Joey Holder is a visual artist, producer, mentor who creates fictional worlds & constructed environments that respond directly to contemporary, real world events. Her artwork is fuelled by continued dialogue and collaborations with researchers & practitioners from varied fields. Each artwork is considered a ‘set’ with filmic, narrative, architectural, visuals & sound elements created uniquely for the conceptual underpinning of the project. She has worked with computational geneticists, marine biologists, behavioural psychologists, and investigative journalists where Holder’s artwork has addressed themes including future farming, synthetic biology and deep sea ecosystems. Joey Holder’s work raises philosophical questions of our universe and things yet unknown, regarding the future of science, medicine, biology and human-machine interactions. Connecting forms which have emerged through our human taste, culture and industrial processes she investigates complex systems that dissolve notions of the ‘natural’ and the ‘artificial’. GM products, virtual biology and aquatic creatures are incorporated into an extended web; challenging our perception of evolution, adaptation and change. Joey Holder has exhibited widely in the UK and internationally including the Harvard Museum of Natural History, 6th Athens Biennale (2018), Design Museum (London), The Photographers’ Gallery (London, 2017), Transmediale (Berlin), Venice Biennale and many more. Her work has been covered in ARTFORUM, Art Monthly, DAZED DIGITAL, Elephant, Flash Art, Frieze, The Guardian, It’s Nice That, Rhizome, Time Out, and VICE.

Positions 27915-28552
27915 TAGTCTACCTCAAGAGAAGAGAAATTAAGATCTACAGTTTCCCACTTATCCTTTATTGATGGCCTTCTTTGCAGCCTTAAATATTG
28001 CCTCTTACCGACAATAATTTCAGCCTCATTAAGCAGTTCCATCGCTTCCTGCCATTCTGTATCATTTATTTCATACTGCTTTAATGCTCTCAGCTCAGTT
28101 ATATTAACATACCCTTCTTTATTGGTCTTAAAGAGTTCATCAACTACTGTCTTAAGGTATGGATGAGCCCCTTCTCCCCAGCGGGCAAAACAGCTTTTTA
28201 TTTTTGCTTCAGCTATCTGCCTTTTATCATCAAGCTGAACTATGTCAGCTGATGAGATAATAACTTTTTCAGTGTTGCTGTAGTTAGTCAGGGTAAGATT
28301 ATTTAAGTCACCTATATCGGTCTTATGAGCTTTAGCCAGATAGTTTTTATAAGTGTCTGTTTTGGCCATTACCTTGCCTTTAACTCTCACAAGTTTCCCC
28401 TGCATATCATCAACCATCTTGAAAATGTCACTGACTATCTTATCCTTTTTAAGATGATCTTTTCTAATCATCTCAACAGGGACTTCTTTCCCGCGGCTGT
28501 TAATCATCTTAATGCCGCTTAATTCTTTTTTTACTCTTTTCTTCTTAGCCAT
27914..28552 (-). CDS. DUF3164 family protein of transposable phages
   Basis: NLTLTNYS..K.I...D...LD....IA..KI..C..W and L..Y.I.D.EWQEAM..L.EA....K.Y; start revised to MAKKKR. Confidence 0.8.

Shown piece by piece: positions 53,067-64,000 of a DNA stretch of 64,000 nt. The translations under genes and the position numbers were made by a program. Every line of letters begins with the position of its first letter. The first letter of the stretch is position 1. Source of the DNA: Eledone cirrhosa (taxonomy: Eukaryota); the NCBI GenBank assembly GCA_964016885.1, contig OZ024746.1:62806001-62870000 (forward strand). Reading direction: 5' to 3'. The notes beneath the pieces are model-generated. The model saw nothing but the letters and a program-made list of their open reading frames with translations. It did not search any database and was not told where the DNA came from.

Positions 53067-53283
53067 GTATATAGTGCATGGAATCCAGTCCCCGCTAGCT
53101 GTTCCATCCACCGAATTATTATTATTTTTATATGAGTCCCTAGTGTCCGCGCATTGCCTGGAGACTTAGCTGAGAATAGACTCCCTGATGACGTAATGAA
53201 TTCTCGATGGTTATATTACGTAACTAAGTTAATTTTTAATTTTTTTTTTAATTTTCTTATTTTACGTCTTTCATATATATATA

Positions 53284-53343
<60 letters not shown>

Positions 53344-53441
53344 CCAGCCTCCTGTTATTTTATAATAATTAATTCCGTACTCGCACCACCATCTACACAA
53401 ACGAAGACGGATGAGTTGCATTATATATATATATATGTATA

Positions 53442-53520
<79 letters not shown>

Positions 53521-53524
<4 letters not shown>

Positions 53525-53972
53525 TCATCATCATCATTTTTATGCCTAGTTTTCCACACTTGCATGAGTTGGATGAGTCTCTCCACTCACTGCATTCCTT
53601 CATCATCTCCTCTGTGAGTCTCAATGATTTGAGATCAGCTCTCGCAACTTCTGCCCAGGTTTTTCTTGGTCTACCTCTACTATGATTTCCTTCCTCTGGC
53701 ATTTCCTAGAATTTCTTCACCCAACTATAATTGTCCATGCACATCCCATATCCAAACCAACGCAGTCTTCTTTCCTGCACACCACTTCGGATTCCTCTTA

For the Selachimorpha project Joey Holder used a specific scene from the movie Jaws (1975) as a starting point to see how manipulated images are appropriated and disseminated by Internet culture as “fact”. The scene where a shooting star flashes behind the back of the Roy Scheider character became the trigger for the emergence of conspiracy theories. The ease of adaptation and subsequent dissemination of images such as deserts, outer space and oceans provides a rich breeding ground for fiction and imagination. The project was named as the scientific classification of sharks (modern sharks are a group of plate-gill fish of the Selachimorpha (Selachii) class). This project exists between actual and fictional images, symbols, and memes; making the ever-changing belief systems we use to define our world explicit.